Publication Date

March 31, 2022

Perspectives Section

In Memoriam


  • Europe


Migration, Immigration, & Diaspora, Social, Urban

Tyler Stovall

On December 10, 2021, Tyler Stovall suddenly and unexpectedly passed away in New York City. He spent most of his career in the University of California system. He held a Berkeley postdoc from 1984 to 1986 and then was a professor at Santa Cruz from 1988 to 2001. From 2001 to 2015, he served on the Berkeley faculty, entering administration in 2006. Stovall returned to Santa Cruz as dean of humanities from 2015 to 2020. In 2020, he became dean of graduate studies at Fordham University. Despite his administrative duties, Stovall remained a prolific historian and a passionate teacher.

Stovall was one of the first historians to engage in a critical analysis of race in France, challenging the self-congratulatory French myth that racism was an Anglo-Saxon problem. Arguing that history could not exist within the framework of the nation-state, he placed France in a world historical context. While trained in the late 1970s and early 1980s as a social historian of white industrial workers, Stovall pioneered the history of nonwhite people in France. His best-known work is Paris Noir: African Americans in the City of Light (Houghton Mifflin, 1996). The lively and entertaining narrative recounts how Black American soldiers in the First World War discovered a white world free of Jim Crow. Stovall contrasts how Paris welcomed generations of Black Americans with how migrants from French colonies in Africa were (and continue to be) subject to various forms of prejudice, repression, and violence. After decades of historians either ignoring or romanticizing the French colonies, Stovall played a crucial role in the “colonial turn” in French history, an explosion of critical empire studies. Stovall co-edited volumes including French Civilization and Its Discontents: Nationalism, Colonialism, and Race (Rowman and Littlefield, 2003); The Color of Liberty: Histories of Race in France (Duke Univ. Press, 2003); and Black France/France Noire: The History and Politics of Blackness (Duke Univ. Press, 2012), which directly challenged older scholarship and scholars.

Stovall was a gifted lecturer who, at the age of 18, gave his first public talk at an antiwar demonstration in his hometown of Columbus, Ohio. At UC Santa Cruz, he enthralled undergraduates with his ability to blend sophisticated historical analysis with lively and often humorous vignettes. Always erudite but never pretentious, he loved to drop lyrics from Bertolt Brecht and references to Hollywood classics into both class lectures and casual conversations. Stovall claimed that his teaching style was inspired by his graduate school mentor, Harvey Goldberg (Univ. of Wisconsin–Madison), who combined political passion with the study of history. In turn, Stovall was the primary supervisor for six PhDs and sat on some two dozen dissertation committees, leaving his mark on a new generation of historians of France and African American history. As an administrator, Stovall worked to support historically underrepresented faculty and students long before the phrase “diversity, equity, and inclusion” became common parlance.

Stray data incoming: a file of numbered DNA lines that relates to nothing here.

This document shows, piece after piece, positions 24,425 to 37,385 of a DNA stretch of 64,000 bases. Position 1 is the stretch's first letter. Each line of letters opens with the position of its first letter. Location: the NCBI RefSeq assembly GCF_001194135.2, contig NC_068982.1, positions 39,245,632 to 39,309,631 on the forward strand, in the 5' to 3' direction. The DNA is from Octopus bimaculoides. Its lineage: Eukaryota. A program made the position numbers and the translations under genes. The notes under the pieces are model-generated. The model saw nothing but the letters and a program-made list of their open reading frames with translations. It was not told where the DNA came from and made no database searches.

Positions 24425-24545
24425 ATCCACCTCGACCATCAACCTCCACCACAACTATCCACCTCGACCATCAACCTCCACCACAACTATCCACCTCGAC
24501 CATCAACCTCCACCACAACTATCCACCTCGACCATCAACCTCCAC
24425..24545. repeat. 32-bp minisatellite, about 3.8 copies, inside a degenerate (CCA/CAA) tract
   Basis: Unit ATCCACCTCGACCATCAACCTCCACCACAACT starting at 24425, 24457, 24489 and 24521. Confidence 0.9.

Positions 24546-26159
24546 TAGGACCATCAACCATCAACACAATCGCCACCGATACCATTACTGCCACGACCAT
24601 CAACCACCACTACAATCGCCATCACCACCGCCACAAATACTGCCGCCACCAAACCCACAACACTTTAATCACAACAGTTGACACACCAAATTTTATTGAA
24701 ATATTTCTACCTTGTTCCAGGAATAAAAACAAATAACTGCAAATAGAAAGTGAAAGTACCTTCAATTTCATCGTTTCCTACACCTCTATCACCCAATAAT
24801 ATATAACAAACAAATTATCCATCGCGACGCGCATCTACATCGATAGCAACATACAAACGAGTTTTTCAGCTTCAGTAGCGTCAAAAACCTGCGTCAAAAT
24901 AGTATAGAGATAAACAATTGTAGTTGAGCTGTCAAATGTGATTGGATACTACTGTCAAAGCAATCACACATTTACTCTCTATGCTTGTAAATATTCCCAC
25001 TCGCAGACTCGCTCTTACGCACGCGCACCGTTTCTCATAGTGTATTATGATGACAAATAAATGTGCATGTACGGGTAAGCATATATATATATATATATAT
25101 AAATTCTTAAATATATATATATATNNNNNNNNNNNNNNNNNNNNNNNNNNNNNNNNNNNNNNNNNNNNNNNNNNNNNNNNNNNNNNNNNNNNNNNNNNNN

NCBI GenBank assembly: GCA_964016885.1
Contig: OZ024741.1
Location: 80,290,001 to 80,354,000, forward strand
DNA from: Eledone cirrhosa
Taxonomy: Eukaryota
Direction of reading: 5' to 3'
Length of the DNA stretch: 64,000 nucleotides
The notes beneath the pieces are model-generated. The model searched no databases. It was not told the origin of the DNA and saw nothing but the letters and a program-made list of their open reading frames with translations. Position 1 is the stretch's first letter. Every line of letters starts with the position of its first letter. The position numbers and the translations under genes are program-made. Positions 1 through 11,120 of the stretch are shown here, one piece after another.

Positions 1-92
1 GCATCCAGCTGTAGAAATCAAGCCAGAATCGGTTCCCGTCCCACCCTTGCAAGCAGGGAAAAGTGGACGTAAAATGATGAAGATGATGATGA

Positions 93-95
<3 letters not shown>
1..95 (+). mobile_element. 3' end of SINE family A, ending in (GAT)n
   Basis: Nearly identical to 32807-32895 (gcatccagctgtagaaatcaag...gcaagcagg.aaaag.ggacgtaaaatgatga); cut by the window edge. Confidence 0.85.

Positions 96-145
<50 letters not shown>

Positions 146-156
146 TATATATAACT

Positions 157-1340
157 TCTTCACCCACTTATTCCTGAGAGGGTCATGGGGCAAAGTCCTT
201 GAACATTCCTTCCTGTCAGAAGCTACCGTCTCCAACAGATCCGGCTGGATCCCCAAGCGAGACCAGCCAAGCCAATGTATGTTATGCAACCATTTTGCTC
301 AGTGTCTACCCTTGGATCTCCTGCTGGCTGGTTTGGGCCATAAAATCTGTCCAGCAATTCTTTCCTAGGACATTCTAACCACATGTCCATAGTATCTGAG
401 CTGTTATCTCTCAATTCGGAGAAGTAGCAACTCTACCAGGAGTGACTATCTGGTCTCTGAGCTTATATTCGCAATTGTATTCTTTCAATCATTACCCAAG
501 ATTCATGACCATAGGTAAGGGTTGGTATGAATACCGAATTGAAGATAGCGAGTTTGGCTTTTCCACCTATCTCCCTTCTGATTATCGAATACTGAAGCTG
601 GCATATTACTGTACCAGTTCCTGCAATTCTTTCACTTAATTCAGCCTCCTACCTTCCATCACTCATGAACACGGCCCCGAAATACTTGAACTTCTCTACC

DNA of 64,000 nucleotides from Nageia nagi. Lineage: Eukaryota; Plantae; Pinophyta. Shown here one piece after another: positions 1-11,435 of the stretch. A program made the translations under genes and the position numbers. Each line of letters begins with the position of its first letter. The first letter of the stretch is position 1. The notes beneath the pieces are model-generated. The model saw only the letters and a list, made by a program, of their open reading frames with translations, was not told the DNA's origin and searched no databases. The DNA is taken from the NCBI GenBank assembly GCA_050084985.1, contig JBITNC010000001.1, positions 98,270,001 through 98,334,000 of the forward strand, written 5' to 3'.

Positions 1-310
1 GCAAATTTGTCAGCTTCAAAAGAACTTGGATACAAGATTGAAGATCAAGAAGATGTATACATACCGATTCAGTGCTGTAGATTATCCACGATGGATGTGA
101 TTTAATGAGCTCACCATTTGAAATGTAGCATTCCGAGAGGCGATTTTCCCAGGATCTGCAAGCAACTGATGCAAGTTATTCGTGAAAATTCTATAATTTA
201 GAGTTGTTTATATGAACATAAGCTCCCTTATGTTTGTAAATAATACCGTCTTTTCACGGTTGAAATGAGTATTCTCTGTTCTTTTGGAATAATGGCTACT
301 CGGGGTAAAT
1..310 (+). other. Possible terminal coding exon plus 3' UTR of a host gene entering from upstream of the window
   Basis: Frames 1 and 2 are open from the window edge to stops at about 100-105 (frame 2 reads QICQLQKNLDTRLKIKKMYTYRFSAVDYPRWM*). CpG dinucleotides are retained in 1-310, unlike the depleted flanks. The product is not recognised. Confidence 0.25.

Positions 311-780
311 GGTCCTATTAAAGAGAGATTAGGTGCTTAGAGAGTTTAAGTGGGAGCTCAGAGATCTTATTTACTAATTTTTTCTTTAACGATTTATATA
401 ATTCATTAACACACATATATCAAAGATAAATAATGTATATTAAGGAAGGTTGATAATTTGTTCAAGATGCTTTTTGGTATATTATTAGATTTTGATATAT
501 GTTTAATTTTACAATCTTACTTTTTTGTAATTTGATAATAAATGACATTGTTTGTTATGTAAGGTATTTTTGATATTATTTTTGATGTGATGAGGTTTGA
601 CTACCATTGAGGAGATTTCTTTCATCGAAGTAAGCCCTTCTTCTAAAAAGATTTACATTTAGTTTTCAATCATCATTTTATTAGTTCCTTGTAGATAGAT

In 2017, Stovall served as president of the AHA. In his Perspectives columns and his presidential address, Stovall presented the central argument of his last book, White Freedom: The Racial History of an Idea (Princeton Univ. Press, 2021), which examines the intersections of white supremacy and political privilege in France and the United States. The book is a culmination of the historian and the man who was Tyler Stovall. His final work critiques the global history of white supremacy, arguing that French and American notions of freedom were built on the unfreedom of people of color.

In addition to his scholarly excellence and professional achievements, Stovall was nothing short of a charming conversationalist and wonderful friend. He was always the person to chat with at a conference reception, and he delighted in taking his former students to lunch. With a mischievous sense of humor, he loved to poke fun at the hypocrisy of the powerful, be they in an ivory tower or the White House. Despite his success, he was humble and self-effacing. Stovall was above all deeply committed to liberation struggles, be they rooted in class, racial, or gender dynamics.

Tyler Stovall should be remembered as a scholar who firmly believed that the writing and teaching of history was a political act. He is survived by his wife, Dr. Denise Herd, and his son, Justin.

Michael G. Vann
California State University, Sacramento

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